Got an e-mail reminder that registration is still open for the Catholic Writers Guild’s online conference this coming weekend. If you are an aspiring Catholic writer, you should give serious thought to attending this conference.
(FYI: I forget what the clergy & religious rate is, but it’s generally *very favorable* so follow the instructions to inquire. If you qualify for it, you’ll very much like the discount.)
My experience with the CWCO:
I showed up for my first online conference with the CWG as someone who had always enjoyed writing, was the go-to person for office writing jobs, and at the time I’d just started blogging anonymously as a first foray into writing for a public audience. My first conference did two things for me:
- I learned about the publishing industry and what, as a writer, I needed to do in order to be published.
- I took several writing workshops that radically improved the skill level of my craft.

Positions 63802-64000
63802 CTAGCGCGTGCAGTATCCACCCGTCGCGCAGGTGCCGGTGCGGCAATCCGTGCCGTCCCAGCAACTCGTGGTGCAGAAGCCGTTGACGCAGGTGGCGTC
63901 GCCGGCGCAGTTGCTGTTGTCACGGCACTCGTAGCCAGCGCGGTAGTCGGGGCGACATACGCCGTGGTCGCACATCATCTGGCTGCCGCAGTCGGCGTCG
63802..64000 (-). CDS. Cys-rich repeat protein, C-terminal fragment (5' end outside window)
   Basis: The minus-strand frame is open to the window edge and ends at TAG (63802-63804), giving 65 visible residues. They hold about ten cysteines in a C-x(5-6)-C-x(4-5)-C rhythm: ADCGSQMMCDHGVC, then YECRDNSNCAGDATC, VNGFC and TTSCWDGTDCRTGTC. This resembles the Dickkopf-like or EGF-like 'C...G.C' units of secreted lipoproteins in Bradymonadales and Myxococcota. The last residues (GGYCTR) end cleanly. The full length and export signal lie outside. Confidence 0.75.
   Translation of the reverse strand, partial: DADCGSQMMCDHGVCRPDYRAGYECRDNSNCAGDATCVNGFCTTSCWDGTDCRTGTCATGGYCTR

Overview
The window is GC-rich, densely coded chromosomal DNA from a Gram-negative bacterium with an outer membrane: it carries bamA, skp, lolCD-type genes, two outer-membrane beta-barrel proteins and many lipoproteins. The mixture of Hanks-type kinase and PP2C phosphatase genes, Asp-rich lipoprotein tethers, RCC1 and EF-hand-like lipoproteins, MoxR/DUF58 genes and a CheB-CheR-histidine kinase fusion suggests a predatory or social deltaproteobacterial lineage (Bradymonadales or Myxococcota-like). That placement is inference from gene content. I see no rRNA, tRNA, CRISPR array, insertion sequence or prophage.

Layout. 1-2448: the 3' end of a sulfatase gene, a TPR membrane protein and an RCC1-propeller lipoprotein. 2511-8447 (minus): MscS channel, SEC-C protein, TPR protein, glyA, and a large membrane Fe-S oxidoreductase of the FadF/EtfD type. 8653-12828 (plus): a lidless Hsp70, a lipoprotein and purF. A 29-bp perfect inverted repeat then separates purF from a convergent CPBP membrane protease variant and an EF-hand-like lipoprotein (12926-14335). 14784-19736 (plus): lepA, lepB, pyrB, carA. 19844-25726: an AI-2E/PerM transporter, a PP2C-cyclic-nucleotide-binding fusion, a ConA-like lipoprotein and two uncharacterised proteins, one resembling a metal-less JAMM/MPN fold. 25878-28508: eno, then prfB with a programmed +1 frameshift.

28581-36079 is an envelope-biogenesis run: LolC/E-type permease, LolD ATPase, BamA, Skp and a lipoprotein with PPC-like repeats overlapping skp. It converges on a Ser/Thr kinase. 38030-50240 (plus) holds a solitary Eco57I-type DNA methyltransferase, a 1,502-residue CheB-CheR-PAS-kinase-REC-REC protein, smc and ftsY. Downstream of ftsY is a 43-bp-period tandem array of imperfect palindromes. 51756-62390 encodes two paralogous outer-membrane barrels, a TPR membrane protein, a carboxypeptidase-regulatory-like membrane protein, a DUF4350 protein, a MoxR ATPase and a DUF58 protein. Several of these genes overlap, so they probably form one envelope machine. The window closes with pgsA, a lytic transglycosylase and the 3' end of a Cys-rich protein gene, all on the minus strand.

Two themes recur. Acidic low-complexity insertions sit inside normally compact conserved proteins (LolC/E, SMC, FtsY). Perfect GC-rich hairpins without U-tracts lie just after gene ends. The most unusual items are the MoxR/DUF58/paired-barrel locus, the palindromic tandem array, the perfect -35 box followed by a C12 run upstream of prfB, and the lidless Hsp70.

I came into the conference as someone who loved to write and who had plenty of practice writing, but whose formal training had ended at the level of English 101. So the conference was my entry course in professional writing, for both fiction and non-fiction. It was absolutely invaluable.
The other thing the conference did was introduce me to the Catholic Writers Guild.
Is the CWG for you?
As someone with no connections in the publishing world and no experience* or training in professional writing, the Catholic Writers Guild was the thing, the one thing, the life-changing thing that eventually led to my getting published.